- Rahimian, R., Mazda Shirazi, F., Schmidt, J. O., & Klotz, S. A. (2020). The Reply. The American Journal of Medicine, 133(6), e322.
- Shirazi, F. M., Banerji, S., Nakhaee, S., & Mehrpour, O. (2020). Effect of angiotensin II blockers on the prognosis of COVID-19: a toxicological view. European journal of clinical microbiology & infectious diseases : official publication of the European Society of Clinical Microbiology, 39(10), 2001-2002.
- Shirazi, F. M., Ryall, K. A., Reynolds, K. M., Lavonas, E. J., Delva-clark, H., & Dart, R. C. (2020).
Continuous infusion as an alternative administration strategy of ovine Fab antivenom: initial experience in 41 cases. Toxicon, 182, S1-S2. doi:10.1016/j.toxicon.2020.04.009
- Shirazi, F. M., Shirazi, F. M., Schmidt, J. O., Rahimian, R., & Klotz, S. A. (2020).
Honeybee Stings in the Era of Killer Bees: Anaphylaxis and Toxic Envenomation.. The American journal of medicine, 133(5), 621-626. doi:10.1016/j.amjmed.2019.10.028More infoTwenty-six years after the arrival of "killer bees" in Arizona, the entire state with the exception of high elevations in the north is populated with this bee variety and 11 people have died at the scene of massive bee attacks..Because of the aggressive behavior of these bees we studied bee stings reported to the Arizona Poison and Drug Information Center. The center received 399 calls regarding 312 victims of bee stings from January 2017 to June 2019. Calls originated from private residences and emergency centers..Stings occurred at victims' home residences in 272 (84.7%) of cases and 24 (7.5%) in public areas; 251 people suffered 1 sting; 42 individuals, 2-10 stings, 4 had 11-49 stings, and 13 individuals had >50 stings (so-called massive stinging). Three individuals were admitted to intensive care units (ICU) and one 35-year-old man died of anaphylaxis after 1 sting; moderate clinical effects occurred in 32 individuals including 6 admitted to the hospital but not in the intensive care unit. Anaphylaxis occurred in 30 (9.6%) of individuals, 16 receiving 1 sting. Toxic effects, tachycardia, elevated creatinine, or rhabdomyolysis occurred in 13 (4.2%) individuals..In the past, individuals stung more than 50 times were beekeepers working with European honeybees, whereas, in the current era, single as well as massive stings are the result of feral "killer bees." This change in epidemiology requires a new approach to sting victims: those with massive stinging should be evaluated and observed for anaphylaxis and serial laboratory values obtained for days to detect the toxic effects of envenomation.
- Smelski, G., Shirazi, F., Junak, M., & Brady, M. (2020).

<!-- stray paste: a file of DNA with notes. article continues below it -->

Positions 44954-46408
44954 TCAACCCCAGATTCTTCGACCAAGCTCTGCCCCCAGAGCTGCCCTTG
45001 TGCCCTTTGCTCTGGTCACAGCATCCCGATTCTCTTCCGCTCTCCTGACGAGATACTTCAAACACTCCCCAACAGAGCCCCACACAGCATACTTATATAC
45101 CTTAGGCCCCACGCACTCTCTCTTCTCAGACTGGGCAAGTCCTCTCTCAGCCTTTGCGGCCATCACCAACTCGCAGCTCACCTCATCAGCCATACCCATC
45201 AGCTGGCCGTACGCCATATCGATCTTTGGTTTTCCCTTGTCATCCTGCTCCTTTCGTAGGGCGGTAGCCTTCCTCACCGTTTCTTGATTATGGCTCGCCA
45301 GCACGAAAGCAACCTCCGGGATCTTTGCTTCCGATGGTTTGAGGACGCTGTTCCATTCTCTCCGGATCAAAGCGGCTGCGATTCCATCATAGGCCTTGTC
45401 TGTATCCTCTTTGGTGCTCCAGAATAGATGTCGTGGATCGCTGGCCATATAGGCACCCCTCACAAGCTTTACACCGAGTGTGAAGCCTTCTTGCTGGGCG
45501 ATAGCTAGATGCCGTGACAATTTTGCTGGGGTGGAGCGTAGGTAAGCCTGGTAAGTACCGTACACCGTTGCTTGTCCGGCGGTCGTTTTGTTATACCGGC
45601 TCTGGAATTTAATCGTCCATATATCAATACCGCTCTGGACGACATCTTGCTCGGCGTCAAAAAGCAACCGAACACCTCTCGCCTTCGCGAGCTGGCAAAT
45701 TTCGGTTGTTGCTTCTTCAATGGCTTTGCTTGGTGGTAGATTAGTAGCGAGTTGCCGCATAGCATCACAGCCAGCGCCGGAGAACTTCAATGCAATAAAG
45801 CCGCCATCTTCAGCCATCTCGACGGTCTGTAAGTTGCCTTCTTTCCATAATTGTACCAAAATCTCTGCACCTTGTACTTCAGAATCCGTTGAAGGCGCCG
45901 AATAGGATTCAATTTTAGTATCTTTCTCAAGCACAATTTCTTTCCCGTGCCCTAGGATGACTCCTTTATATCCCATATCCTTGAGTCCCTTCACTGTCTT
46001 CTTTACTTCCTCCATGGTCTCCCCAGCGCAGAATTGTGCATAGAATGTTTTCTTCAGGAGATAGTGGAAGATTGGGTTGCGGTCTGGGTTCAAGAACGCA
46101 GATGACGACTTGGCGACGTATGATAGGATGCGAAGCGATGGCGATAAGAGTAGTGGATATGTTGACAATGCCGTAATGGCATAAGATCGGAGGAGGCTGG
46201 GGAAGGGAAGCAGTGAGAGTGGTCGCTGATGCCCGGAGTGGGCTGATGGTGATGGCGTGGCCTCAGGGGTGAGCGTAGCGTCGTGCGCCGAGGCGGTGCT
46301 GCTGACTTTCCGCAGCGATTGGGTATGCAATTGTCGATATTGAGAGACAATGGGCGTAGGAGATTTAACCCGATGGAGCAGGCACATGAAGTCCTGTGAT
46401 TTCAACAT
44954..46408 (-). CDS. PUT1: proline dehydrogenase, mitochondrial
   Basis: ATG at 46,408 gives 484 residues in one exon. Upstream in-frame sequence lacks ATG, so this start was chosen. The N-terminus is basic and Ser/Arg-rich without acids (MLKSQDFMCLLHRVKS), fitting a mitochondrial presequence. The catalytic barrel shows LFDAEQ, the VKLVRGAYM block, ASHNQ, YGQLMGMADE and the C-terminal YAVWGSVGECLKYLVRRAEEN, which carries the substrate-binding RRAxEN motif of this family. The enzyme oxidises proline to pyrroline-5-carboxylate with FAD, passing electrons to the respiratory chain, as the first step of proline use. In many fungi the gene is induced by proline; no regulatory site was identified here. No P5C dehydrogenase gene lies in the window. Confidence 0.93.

Rattlesnake Envenomation in the Setting of Disrupted Lymphatic Flow: A Case Series. Journal of Clinical Toxicology, 10(6), 1-4. doi:10.35248/2161-04188.8.131.525More infoObjective: Rattlesnake envenomation is a pathophysiologically complex process with a range of local effects including pain, erythema, local edema resembling compartment syndrome, ecchymosis that extends beyond the bitten extremity, as well as the development of blisters, bullae and tissue necrosis in severe cases. Previous animal studies have suggested that lymphatic flow is a crucial part of dissemination of venom after initial injection to produce systemic effects. However, the effects of baseline lymphatic obstruction on local injury in humans have yet to be described clinically. Methods: Three cases of patients that sustained rattlesnake bites with a history of lymphatic disruptions were reviewed, two with histories of mastectomies and one with chronic lower extremity lymphedema. All three patients experienced bites on the limb affected by lymphatic obstruction, yet their presentation of local symptoms and treatment regimens varied. Results: The first case describes a woman with a history of bilateral mastectomy and complete lymph node dissection who was bitten on her upper extremity and developed severe local cytotoxicity and tissue necrosis despite standard antivenom administration protocols. Providers in the second case treated the patient, who also had a history of mastectomy and complete lymph node dissection, more aggressively with repeat loading doses rather than maintenance dosing based on standard criteria of swelling progression greater than an inch an hour. In this instance, the patient had a favorable outcome with complete recovery of the local tissue and no evidence of necrosis. The final case, which involved a bite on an extremity with chronic lymphedema, resulted in delayed necrotic skin breakdown requiring two surgical debridements after initial standard antivenom dosing. Conclusion: The clinical outcomes of these cases revealed a more severe local injury with lymphatic disruption, suggesting that either venom is unable to travel systemically and concentrates at the site of injection or that antivenom therapy is unable to reach the site of the bite. Future studies are needed to better understand this relationship as this case series suggests that lymphatic obstruction may be a risk factor for more severe local injury.